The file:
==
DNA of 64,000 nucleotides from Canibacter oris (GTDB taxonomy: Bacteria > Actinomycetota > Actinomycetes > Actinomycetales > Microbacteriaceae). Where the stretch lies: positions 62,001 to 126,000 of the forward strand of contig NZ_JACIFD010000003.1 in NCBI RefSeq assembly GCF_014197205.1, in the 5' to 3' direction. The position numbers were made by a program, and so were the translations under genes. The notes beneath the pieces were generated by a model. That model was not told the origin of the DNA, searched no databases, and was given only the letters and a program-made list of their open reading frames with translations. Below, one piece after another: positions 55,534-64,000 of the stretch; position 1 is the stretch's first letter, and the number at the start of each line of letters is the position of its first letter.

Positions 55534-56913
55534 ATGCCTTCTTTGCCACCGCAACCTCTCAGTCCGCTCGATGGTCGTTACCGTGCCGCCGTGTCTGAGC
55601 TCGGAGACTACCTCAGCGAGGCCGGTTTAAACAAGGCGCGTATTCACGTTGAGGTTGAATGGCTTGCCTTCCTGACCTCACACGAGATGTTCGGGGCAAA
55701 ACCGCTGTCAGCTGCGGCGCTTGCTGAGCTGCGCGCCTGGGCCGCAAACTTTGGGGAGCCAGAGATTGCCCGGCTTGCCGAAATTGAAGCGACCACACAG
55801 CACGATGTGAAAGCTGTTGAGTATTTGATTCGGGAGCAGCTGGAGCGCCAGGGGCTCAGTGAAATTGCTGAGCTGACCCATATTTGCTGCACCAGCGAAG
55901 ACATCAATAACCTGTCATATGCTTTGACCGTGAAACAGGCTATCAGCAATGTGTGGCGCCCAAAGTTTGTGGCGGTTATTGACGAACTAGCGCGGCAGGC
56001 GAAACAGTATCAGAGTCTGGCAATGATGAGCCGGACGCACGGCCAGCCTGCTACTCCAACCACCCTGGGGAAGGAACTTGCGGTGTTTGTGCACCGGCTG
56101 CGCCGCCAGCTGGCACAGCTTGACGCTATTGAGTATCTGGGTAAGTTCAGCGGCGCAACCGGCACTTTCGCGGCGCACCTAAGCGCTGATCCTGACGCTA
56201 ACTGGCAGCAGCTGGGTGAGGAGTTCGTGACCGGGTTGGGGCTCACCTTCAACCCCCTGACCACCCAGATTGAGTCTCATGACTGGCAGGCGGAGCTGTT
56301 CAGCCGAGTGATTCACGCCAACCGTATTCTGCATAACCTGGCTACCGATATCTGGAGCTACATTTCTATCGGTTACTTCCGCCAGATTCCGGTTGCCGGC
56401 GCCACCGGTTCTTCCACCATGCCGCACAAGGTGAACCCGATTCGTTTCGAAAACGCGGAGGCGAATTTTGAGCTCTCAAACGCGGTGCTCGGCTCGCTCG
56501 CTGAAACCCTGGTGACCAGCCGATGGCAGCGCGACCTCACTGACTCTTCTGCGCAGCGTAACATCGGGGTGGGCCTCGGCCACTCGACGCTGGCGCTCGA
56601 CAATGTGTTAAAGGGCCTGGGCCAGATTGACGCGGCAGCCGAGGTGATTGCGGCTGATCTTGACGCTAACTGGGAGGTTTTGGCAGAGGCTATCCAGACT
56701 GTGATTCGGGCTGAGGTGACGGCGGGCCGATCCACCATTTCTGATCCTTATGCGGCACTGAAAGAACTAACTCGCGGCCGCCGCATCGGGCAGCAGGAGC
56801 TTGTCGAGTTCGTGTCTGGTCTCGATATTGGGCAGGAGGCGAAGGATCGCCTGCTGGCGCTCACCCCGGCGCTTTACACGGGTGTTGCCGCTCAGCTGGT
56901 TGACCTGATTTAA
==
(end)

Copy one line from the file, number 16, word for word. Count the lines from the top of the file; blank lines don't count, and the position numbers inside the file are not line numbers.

56801 TTGTCGAGTTCGTGTCTGGTCTCGATATTGGGCAGGAGGCGAAGGATCGCCTGCTGGCGCTCACCCCGGCGCTTTACACGGGTGTTGCCGCTCAGCTGGT